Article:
Panelists speaking.

Paulina Gonzalez-Brito, CRC Chief Executive Officer, led a panel Thursday that brought together several Latine/x leaders of existing and emerging mission-driven financial organizations for a discussion on the importance of Community Development Financial Institutions in California communities.

The panel discussion titled, “The Power of CDFIs,” was part of the Latino Community Foundation’s second-annual El Poder Latino: An Economic Renaissance event, which showcases Latina entrepreneurship, celebrates Latine/x culture and kicks off Latino Heritage Month, which runs from Sept. 15 to Oct. 15.

The panel featured three members of the inaugural CRC Resilience Fund cohort, which included Juan Hernandes, III, Chief Executive Officer of Creser Capital Fund, Rudy Espinosa, Executive Director of Inclusive Action for the City, and Rose Pereirra, Director of Community Lending for Fresno Area Community Foundation. CRC Resilience Fund cohort is a program designed to provide a new generation of Black, Indigenous and People of Color-led nonprofit organizations with capacity building, technical assistance, and grant funding to support achieving CDFI certification.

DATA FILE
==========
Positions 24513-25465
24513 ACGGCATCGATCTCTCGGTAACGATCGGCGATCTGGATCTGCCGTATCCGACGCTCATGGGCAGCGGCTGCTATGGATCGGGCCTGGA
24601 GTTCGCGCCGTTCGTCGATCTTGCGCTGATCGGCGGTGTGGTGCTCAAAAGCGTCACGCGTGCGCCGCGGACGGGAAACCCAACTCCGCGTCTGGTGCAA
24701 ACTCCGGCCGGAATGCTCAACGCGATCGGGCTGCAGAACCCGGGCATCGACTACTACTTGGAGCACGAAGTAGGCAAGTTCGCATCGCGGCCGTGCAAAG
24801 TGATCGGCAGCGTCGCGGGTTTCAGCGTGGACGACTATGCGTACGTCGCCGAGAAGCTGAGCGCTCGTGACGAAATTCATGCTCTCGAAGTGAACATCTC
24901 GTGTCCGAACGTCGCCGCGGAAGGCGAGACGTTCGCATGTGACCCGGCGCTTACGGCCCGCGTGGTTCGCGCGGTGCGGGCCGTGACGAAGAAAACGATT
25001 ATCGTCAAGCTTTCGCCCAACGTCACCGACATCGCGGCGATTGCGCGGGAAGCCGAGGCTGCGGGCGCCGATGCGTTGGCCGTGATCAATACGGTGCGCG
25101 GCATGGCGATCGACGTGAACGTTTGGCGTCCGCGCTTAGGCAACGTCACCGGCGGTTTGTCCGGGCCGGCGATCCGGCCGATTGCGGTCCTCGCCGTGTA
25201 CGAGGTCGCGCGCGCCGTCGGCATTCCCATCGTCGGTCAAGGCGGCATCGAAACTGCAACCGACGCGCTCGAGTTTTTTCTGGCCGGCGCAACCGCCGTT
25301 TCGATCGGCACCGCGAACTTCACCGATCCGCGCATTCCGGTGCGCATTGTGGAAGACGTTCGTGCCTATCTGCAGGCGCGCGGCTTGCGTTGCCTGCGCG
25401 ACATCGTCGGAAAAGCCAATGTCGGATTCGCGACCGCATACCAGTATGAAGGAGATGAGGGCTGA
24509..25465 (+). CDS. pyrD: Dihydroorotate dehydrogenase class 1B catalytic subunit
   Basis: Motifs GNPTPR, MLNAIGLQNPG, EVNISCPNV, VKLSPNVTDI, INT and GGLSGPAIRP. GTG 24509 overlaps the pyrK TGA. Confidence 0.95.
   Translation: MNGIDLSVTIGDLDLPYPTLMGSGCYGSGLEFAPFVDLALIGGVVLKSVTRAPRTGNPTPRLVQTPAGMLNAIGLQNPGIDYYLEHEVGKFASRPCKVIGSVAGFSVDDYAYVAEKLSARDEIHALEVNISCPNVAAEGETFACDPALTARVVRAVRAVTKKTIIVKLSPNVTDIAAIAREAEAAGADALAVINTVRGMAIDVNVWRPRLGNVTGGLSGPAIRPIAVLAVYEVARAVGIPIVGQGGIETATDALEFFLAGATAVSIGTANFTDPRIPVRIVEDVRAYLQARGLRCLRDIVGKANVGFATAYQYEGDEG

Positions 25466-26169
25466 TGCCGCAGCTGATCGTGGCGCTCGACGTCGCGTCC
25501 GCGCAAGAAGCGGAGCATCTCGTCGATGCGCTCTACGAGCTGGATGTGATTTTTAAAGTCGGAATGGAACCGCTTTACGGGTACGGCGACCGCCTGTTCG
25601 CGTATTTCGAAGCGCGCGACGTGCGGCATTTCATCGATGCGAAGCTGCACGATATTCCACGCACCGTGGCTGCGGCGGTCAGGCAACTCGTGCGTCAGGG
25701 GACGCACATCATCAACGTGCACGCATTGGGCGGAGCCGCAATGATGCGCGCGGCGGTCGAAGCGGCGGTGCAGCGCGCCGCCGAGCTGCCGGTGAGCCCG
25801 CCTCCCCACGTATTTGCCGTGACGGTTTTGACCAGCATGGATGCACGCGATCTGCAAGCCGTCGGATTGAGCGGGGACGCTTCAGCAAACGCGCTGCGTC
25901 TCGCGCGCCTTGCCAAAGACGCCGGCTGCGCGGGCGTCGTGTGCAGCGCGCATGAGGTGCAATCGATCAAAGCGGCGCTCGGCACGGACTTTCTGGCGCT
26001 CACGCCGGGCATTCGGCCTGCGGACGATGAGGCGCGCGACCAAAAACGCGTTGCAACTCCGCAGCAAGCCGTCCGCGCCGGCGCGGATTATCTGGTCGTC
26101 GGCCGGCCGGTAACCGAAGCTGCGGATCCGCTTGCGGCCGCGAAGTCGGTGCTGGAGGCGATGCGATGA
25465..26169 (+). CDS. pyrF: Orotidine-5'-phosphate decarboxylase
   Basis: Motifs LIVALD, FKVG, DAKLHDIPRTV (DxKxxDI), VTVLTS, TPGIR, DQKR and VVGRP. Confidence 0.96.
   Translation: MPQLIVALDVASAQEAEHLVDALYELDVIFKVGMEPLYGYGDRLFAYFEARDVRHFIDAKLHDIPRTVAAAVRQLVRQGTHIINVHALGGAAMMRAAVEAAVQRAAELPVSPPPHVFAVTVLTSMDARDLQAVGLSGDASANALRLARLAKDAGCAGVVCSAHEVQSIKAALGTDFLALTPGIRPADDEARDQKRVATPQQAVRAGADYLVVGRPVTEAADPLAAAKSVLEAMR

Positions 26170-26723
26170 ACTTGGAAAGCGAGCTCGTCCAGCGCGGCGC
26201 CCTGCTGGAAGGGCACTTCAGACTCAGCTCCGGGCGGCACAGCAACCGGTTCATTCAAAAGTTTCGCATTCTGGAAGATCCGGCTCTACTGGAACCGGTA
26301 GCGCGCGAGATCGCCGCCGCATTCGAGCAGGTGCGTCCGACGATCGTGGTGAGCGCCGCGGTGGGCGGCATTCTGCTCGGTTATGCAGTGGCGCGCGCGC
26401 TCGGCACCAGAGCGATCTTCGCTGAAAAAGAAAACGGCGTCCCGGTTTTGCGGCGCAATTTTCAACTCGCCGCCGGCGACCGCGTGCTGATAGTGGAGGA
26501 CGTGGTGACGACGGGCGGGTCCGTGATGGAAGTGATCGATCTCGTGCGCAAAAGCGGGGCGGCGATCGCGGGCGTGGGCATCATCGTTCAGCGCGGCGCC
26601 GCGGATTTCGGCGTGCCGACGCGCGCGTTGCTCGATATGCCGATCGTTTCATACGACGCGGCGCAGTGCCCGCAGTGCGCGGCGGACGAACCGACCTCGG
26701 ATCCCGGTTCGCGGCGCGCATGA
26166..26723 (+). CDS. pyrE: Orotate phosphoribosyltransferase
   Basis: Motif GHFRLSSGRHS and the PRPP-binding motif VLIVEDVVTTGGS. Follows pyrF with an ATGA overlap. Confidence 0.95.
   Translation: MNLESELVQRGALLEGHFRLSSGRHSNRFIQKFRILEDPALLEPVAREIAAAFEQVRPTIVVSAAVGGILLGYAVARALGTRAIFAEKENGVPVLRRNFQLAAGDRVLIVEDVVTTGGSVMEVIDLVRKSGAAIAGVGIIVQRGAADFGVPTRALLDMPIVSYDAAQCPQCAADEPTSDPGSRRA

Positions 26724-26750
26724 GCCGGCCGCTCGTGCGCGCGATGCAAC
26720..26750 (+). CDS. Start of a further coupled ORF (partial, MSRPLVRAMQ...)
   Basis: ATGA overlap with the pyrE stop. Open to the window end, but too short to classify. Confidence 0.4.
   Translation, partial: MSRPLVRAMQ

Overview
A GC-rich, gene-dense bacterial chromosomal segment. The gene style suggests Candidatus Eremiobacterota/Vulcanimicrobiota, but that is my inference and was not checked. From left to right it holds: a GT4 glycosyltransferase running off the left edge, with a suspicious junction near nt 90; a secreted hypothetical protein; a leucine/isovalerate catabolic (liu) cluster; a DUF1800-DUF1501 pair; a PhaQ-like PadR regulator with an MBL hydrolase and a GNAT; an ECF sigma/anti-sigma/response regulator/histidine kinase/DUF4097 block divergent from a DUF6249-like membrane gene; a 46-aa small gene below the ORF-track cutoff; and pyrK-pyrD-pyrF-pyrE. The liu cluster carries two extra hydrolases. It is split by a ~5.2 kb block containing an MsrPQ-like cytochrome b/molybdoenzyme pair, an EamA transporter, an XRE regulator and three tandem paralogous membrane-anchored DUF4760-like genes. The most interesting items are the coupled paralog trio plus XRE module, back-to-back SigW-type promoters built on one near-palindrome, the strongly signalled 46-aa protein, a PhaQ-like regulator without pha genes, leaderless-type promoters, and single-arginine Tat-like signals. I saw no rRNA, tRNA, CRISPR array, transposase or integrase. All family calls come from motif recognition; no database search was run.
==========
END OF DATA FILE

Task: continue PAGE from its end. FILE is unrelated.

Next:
“CDFI’s are especially important to me because they provide financial services to people who are often excluded from traditional banking services,” Gonzalez-Brito said, sharing a story of their youth helping their parents sell kitchenwares at the local swap meet, saying it was not only a way to supplement the family’s income, but also a way to express pride and joy.

Latine/x people were 60% less likely to get a loan from major banks, according to data from 2020 shared by Barbara Gomez-Aguinaga of the Stanford Latino Entrepreneurship Initiative.

“I grew up in southeast Los Angeles with immigrant parents from Mexico. At that time, and even today, banks don’t give loans to people like my parents. There was no way for them to get a loan to expand their small business. Imagine if they were able to get a loan to get a brick-and-mortar shop to pass down from generation to generation,” they said. “The truth is, white Americans have had the opportunities to do this throughout history, whereas Latinos have not, and neither have Black Americans.”

Watch the panel discussion→